You said, “The guiding force of Men’s meeting is the longing to have a kind of democratic administration of a Church and a desire of the members to have a role and say in the decision making process.”
By democracy we usually mean, governance by elected representatives. I wonder if that is what you implied by your statement above. If so, then that concept is completely unscriptural. In the church, there only One Head who governs, that is Christ. Church members submit to the Head, just as individual body parts submit to the physical head of the body.
Having said that, if you may have used ‘democracy’ to imply decision making dynamics, then democracy is not the right word. A better term is ‘congregationalism’ in which every member of the congregation has a voice in the decision making process.
A proper review of the concepts and terms used in NT will lend much support to the congregational set up of a church polity. There are numerous articles and books you can read, if you are interested. Church leadership is meant for “service” and it is expressly not for executive powers and decision making (with certain caveats, of course). The Lord did not intend for the elders of a church to exercise “authority” and “lord” over His body. Unfortunately, many churches allow this to happen.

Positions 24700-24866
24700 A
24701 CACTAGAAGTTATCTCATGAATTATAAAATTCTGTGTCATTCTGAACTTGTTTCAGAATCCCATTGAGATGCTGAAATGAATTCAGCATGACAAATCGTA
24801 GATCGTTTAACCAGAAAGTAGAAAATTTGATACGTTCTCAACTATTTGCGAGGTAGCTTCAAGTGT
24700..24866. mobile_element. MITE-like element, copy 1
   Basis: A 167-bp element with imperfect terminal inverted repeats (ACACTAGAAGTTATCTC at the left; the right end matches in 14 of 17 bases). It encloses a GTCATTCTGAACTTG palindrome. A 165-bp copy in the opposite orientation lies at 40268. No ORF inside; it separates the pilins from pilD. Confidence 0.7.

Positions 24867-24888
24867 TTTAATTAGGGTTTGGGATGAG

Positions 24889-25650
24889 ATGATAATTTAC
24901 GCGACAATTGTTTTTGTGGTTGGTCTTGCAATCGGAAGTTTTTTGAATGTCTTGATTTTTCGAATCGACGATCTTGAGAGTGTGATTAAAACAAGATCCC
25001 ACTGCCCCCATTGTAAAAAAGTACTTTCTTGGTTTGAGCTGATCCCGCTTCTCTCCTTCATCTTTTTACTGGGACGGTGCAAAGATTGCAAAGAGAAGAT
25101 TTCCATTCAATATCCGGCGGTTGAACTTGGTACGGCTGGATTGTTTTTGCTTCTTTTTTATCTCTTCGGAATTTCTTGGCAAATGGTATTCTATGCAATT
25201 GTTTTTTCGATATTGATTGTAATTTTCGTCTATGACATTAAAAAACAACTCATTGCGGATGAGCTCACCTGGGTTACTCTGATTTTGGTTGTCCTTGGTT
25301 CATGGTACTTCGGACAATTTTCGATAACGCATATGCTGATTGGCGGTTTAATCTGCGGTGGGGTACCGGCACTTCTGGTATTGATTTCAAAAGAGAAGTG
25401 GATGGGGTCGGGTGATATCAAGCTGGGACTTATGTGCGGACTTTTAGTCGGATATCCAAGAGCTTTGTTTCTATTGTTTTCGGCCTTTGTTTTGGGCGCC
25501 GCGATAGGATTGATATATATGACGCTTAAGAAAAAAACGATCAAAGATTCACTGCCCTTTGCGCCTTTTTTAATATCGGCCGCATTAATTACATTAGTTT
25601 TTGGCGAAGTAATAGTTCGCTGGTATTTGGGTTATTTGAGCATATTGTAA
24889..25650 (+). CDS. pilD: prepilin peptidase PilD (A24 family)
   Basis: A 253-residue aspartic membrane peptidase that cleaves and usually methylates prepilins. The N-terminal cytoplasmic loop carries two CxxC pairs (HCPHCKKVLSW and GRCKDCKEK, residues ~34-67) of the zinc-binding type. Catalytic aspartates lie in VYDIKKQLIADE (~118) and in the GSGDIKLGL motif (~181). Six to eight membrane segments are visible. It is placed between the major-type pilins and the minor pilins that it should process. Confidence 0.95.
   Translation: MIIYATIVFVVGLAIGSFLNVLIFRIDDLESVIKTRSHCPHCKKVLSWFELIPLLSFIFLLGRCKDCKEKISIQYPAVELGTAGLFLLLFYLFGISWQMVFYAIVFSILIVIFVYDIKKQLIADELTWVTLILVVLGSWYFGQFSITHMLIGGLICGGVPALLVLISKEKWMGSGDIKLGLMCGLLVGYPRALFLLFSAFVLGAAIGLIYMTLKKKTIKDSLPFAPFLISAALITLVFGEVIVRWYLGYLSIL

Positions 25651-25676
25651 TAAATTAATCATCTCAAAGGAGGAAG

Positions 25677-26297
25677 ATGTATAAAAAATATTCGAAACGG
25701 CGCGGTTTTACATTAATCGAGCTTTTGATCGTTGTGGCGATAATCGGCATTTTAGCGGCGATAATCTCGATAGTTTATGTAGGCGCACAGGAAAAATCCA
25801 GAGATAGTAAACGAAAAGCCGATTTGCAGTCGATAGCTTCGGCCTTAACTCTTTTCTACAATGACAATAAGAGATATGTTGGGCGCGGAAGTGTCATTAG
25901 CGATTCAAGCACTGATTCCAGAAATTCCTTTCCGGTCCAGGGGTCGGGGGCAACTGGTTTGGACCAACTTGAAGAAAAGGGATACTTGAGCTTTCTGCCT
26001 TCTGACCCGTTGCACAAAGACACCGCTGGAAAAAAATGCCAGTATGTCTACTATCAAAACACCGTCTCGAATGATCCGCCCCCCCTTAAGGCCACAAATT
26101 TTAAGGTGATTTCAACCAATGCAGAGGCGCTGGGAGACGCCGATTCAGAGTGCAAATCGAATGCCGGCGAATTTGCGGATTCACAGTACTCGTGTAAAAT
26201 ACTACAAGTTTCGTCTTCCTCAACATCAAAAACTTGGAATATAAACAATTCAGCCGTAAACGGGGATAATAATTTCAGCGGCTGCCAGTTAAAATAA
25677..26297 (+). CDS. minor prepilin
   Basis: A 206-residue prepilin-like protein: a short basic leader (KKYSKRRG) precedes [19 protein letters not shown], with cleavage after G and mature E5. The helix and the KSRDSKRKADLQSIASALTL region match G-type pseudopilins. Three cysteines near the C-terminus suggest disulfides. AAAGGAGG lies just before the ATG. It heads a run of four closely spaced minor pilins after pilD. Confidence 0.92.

Now, on a practical basis, it is more efficient and orderly to delegate decision making to certain individuals, depending on the scope what is being decided. All members are not necessary for every decision made in a church – most decisions can be made by the elders, who are trusted by the congregation to do so. But here is crucial point – Every member has a scriptural right to express his or her voice on all matters of the church. That fundamental right of every believer is implied when Paul appealed to the Corinthian believers, “Now I plead with you, brethren, by the name of our Lord Jesus Christ, that you all speak the same thing, and that there be no divisions among you, but that you be perfectly joined together in the same mind and in the same judgment (1 Cor 1:10)”
If all believers were meant to blindly follow the dictates of a couple of elders, Paul would have no need to write as he wrote above. The scriptural direction is for every believer to come together with other believers, surrendering and submitting to the Spirit of God, and jointly make decisions, in the leading of the Spirit of God. Such decisions are not “democracy”, because every believer is seeking to prayerfully unite under the leading of Spirit of God, putting aside selfish motives (that are a hallmarks of democratic set ups) and embracing outcomes that will most benefit others (and not themselves), thus, bringing glory to the Lord.
For example, in Acts 4:32, the decision to sell everything and share their proceeds with each other was made by each believer and was not forced on them by anyone in authority (i.e. apostles or elders). It was painful to each one, but they were able to unite together in that decision. That is the scriptural model – not easy to follow, but we cannot dilute scriptural principles, with our own inventions.